With all of these funky new beers, many of which were unimaginable even a few short years ago (and I say that as a guy with a vivid imagination when it comes to beer), I often forget that a good pale ale is one of the true treats of the beer world: delicious; low enough in alcohol to drink several without causing the world to spin, yet flavorful enough to thoroughly enjoy; and strikes the right balance of bold flavors and drinkability for a craft beer neophyte to enjoy. Few things make me happier than seeing the inroads Sierra Nevada has made with marketing its flagship Pale Ale. No matter how lame the bar is (and I have been in plenty of lame ass bars), these places will usually now carry Sierra Nevada’s Pale Ale as a sop to beer snobs like me. No matter how lame the pizzeria (or now that I am in Texas, a taqueria is more likely), they usually have a few bottles of it handy, or better yet, a tap devoted to it.
Let’s try some new pale ales:
No Label is a new Texas brewer, and while I was not a fan of their Jalapeno Pale Ale that the rest of the world loved, their Pale Horse Pale Ale is quite nice. It has a bitter citrus aroma from the dry hopping, but the taste is not nearly as bitter as the aroma would indicate. It is somewhat maltier than I expected but has a nice dry finish. This may be too tame for hopheads, but on the other hand, I am a hophead, and I enjoyed it, 7/10.
Stranger American Pale Ale from Left Hand Brewing is brewed with rye malts, and that peppery spiciness is prominent in both the aroma and the taste. There are some piney hops as well, but it is the rye that truly stands out in this beer. It is as flavorful as many IPAs without the mouth puckering bitterness associated with that style. Smooth, drinkable, and accessible, 7.5/10.
Mississippi’s Lazy Magnolia Brewing Company’s entry in the pale ale race is the Deep South Pale (formerly known as the ‘Reb Ale’ according to their website*). It pours a golden amber with good head retention. The hops are citrus with a touch of pine (by far the hoppiest of these pale ales) but the hops are balanced by biscuit like malts. It is not quite as smooth as the Left Hand, but is a fine beer nonetheless, 7/10.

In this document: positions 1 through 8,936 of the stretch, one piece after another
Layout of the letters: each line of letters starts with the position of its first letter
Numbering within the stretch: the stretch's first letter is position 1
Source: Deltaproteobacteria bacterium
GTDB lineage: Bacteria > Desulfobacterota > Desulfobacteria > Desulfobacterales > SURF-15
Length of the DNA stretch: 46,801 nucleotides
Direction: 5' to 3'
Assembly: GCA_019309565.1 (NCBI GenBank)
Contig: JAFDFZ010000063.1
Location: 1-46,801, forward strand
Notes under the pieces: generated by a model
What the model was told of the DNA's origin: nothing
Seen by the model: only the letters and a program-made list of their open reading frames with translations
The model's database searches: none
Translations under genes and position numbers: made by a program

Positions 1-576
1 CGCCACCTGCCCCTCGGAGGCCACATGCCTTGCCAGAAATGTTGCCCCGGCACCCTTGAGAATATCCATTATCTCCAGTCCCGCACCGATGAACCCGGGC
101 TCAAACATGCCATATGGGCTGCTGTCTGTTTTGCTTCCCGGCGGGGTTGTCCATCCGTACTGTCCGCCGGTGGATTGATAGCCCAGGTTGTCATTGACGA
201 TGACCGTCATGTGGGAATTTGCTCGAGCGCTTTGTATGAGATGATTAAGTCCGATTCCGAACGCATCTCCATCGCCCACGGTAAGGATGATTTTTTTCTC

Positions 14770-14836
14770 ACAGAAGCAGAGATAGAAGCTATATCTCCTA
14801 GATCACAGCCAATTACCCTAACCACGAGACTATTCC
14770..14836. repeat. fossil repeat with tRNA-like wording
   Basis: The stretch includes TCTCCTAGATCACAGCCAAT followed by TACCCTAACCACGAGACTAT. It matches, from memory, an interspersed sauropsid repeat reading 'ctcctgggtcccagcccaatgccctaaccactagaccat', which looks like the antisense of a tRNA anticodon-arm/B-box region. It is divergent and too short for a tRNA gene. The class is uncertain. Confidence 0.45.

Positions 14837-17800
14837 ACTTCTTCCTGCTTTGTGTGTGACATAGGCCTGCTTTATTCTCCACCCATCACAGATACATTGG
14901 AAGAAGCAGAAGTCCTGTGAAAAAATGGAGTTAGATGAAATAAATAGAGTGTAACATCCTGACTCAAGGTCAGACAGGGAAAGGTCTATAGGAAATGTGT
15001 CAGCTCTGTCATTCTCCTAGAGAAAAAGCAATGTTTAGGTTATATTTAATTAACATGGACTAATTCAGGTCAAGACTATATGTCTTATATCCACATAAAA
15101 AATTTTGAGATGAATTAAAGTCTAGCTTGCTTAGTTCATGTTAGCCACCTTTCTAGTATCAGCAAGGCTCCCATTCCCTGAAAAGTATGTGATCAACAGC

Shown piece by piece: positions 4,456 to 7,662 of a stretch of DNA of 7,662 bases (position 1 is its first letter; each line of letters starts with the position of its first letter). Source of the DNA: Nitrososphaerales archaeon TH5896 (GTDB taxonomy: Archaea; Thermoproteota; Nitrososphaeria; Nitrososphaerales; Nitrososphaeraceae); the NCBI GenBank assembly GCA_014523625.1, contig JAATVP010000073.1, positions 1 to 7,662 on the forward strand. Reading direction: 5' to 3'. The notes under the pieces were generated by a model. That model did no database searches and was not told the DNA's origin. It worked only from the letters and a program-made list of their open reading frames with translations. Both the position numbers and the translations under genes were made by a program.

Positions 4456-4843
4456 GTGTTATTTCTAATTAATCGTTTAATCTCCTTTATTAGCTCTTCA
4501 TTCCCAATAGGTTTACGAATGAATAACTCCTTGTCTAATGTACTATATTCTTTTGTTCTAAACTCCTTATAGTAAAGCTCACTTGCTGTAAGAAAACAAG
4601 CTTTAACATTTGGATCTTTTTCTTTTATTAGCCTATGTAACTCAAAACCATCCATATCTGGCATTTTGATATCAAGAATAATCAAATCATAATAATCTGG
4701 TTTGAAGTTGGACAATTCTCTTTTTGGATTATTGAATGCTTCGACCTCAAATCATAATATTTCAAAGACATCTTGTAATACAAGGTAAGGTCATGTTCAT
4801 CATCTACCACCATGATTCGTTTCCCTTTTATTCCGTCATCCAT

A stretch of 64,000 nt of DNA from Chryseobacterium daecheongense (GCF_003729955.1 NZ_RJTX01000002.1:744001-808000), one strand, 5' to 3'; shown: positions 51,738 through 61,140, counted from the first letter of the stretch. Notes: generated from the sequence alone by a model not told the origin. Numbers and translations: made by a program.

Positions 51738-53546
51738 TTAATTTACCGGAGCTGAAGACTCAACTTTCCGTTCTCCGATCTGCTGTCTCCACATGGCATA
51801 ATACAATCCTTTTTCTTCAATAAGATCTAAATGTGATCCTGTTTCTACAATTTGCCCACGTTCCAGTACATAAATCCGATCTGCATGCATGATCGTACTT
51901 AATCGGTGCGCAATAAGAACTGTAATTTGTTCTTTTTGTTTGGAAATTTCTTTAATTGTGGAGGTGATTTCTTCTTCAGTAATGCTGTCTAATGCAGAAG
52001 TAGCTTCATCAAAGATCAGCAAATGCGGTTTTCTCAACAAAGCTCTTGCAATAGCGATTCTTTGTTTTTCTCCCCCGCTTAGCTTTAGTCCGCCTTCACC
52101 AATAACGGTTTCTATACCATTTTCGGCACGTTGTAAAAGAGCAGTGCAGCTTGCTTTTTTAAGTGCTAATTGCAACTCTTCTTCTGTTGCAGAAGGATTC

*A note on the name change from ‘Reb Ale’ to Deep South Pale Ale – This beer never should have been called Reb Ale in the first place. The South lost the Civil War, and while I do not doubt the bravery of the Confederate soldiers, they fought in support of an abominable institution, namely slavery, and do not come back to me with any bullshit about how they were fighting for state’s rights or against tariffs or other nonsense. Each state that seceded drafted and ratified Articles of Secession, and each state listed slavery as the first or second reason as to why they were seceding. The Articles of Secession are primary documents. They are not historians’ interpretations as to why events occurred. Rather, they are the actual historical actors telling you why they seceded. With that being said, Lazy Magnolia’s explanation of the name change, that “consistent growth into new distribution areas, we had to change the name to accommodate our growth” is spectacularly lame. If you do not want potential customers in new distribution areas to think you are paying homage to the South’s ugly racist past, do not reference that ugly racist past in naming your beers. Simple enough to me, but I am just a Yankee carpetbagger, so what the fuck do I know?